i. collecting thermal black carbon on a glass or ceramic plate directly from the flame of burning ghee;
 ii. annealing the thermal black carbon as obtained in step (i) at the temperature 800° C. under an inert atmosphere to get activated multilayer fullerene in nano-onions forms (CNOs);
 iii. dispersing activated multilayer fullerene in nano-onions forms (CNOs) obtained in step (ii) in water then adding KMnO4 followed by sonication;
 iv. subjecting the mixture obtained from step (iii) to hydrothermal reaction in microwave oven at the radiation ranging between 200 Wat the temperature 130° C. for a period of 15 min;
 v. cooling the mixture obtained in step (iv) followed by separating the composite by vacuum filter to get nanocomposites ;
 vi. annealing the nano-composite obtained from step (v) at the temperature 800° C. under an inert gas for a period of 4 h to obtain supercapacitor nanocomposite.
 Still in another embodiment of the present invention optionally incorporating transition metal oxide on thermal carbon black as obtained in step (i) using microwave hydrothermal reaction to obtain nanocomposite subsequently annealing the obtained composite at 800° C. under an inert atmosphere to get activated multilayer non-porous, transition metal oxide nanocomposite of CNOs.
BRIEF DESCRIPTION OF THE DRAWINGS
 FIG. 1 depicts TEM and HRTEM images of (a and b) CNOs and (c and d) MnO2/CNOs. Insets are the corresponding SAED patterns.
 FIG. 2 depicts (a) Powder XRD spectra, (b) Raman spectra and (c) FTIR of CNOs and MnO2/CNOs, inset shows characteristic FTIR peaks of Mn--O--Mn due to the MnO2 present in the composite. (d) Deconvoluted XPS spectra of CNOs.
 FIG. 3 depicts (a and b) CV curves for CNOs and MnO2/CNOs at various scan rates ranging from 100 to 20 mV/s in the voltage range of -0.5 to 0.5 V respectively
 FIG. 4 depicts (a) Galvanostatic charge--discharge curves of CNOs and MnO2/CNOs at 0.5 A/g; (b) Galvanostatic charge--discharge plots of MnO2/ CNOs for various constant currents ranging from 0.5 to 10 A/g in the voltage range of 0-1 V in 0.5 M H2SO4 electrolyte; (c) Corresponding capacitance retention percentage of CNOs and MnO2/CNOs for 2000 cycles at the constant current density of 10 A/g; (d) Nyquist plots of CNOs and MnO2/CNOs composites with a frequency range from 0.1 MHz to 0.1 Hz.
 FIG. 5 depicts Comparative cyclic voltamogram shows the contribution of bare carbon paper which was used as the current collector at the scan rate of 5 mV/s.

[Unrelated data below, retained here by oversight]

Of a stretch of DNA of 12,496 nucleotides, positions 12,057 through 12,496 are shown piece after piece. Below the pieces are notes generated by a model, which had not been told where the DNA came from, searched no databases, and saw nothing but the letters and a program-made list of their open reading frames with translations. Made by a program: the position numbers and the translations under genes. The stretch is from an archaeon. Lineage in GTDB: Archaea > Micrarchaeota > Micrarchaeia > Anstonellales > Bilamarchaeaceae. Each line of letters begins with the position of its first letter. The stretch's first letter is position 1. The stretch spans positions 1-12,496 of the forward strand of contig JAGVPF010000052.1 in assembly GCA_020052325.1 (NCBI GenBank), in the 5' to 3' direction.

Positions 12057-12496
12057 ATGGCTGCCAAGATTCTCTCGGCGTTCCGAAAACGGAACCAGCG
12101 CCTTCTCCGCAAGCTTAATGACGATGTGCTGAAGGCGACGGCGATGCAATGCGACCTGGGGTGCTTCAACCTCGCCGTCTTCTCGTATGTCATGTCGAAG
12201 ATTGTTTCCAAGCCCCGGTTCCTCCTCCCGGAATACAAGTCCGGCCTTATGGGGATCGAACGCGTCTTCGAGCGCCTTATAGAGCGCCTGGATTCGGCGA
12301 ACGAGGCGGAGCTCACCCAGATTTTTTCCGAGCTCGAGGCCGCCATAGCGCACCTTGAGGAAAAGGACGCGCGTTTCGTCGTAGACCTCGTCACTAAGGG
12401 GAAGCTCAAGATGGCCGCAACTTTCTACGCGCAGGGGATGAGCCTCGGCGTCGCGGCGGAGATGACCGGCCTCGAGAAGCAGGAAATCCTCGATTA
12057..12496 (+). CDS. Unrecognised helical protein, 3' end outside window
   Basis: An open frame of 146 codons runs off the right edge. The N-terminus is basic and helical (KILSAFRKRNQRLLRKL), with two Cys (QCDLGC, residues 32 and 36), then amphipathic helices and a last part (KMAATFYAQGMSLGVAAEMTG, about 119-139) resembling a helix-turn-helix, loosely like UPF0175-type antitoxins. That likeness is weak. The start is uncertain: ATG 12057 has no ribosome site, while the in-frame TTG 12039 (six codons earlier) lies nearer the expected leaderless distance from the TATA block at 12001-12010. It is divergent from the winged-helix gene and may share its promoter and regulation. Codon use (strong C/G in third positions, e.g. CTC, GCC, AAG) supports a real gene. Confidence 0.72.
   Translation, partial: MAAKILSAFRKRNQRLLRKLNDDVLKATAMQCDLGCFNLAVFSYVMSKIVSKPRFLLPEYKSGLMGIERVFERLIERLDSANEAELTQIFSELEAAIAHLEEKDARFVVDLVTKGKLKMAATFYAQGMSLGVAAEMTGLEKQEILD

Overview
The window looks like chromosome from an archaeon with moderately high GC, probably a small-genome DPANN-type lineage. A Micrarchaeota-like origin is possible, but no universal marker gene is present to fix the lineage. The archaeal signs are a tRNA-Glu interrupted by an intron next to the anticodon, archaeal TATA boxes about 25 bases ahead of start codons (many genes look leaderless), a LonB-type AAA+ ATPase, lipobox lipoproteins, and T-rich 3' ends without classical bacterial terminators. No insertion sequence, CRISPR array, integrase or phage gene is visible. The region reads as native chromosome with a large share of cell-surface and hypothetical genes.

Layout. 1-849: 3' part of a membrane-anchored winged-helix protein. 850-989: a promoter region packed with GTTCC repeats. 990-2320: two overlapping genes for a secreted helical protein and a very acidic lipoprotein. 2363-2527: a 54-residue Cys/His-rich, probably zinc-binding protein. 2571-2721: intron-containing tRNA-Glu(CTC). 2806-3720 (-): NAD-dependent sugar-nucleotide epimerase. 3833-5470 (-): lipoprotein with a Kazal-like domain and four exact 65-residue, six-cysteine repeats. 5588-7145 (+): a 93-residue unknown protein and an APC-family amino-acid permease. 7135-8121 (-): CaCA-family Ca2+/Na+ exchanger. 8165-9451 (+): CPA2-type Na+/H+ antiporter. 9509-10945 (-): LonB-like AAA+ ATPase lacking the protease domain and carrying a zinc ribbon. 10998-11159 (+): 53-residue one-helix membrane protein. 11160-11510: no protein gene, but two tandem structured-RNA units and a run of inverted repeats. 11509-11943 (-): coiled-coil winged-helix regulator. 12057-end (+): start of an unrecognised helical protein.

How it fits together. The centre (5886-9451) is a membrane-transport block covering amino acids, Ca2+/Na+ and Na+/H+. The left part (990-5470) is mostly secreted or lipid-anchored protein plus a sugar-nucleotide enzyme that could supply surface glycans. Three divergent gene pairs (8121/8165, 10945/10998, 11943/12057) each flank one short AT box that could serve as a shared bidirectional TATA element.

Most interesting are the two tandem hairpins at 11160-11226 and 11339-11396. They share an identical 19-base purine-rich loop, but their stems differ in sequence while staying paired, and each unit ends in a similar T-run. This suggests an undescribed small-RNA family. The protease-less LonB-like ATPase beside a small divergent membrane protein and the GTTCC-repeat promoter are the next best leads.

FIG. 6 depicts the XPS measurements have been taken to study the components and oxidation states of OLC and OLC/MnO2 composite. In figure (a) the binding energies 642.1 eV and 653.8 eV Corresponding to Mn 2p band for the binding energies 2p3/2 and 2p1/2 which proves that the Mn in the composite is having oxidation state IV. The XPS of O1s the has been deconvoluted into three components (fig b); the binding energy at 529.86 eV gives the evidence for Mn--O--Mn bonds for the tetravalent oxide which has highest intensity among others and the another binding energy at 531.19 eV shows that the hydroxide group has been bound to manganese Mn--OH; the binding energy at 532.48 eV corresponds to H--O--H bonds
 FIG. 7 depicts Nitrogen sorption isotherms at 77 K and the Inset shows pore size distributions of CNOs. The calculated average pore size of CNOs is ranging from 1.2-1.4 nm
 FIG. 8 depicts the CNOs and MnO2/CNOs exhibit weight loss from 30 to 900° C. For the composite 5% weight loss between have been observed between 30 and 140° C. is attributed to the liberation of adsorbed water molecules from the composites. Further weight loss of 60% up to 445° C. corresponds to the loss of CNOs. Henceforth, the amount of MnO2 in the MnO2/CNOs composites is 39%. In addition, it is observed that a final weight loss of 1% after 800° C. is due to the conversion of MnO2 to Mn3O4 ]Characterization of a manganese dioxide/carbon nanotubes composite fabricated using an in situ coating method Xiaofeng Xie, Lian Gao Carbon, 45, (2007) 2365-23731.
DETAILED DESCRIPTION OF THE INVENTION
 The invention will now be described in detail in connection with certain preferred and optional embodiments, so that various aspects thereof may be more fully understood and appreciated.
 The invention provides a simple, cheaper and green approach for low temperature synthesis of functionalized multilayer fullerene from the pure ghee (clarified butter) to get activated multishell graphitized non-porous CNOs, wherein the positive surface curvature of these CNOs provided a good balance between the surface area and the electrolyte accessibility with improved capacitance.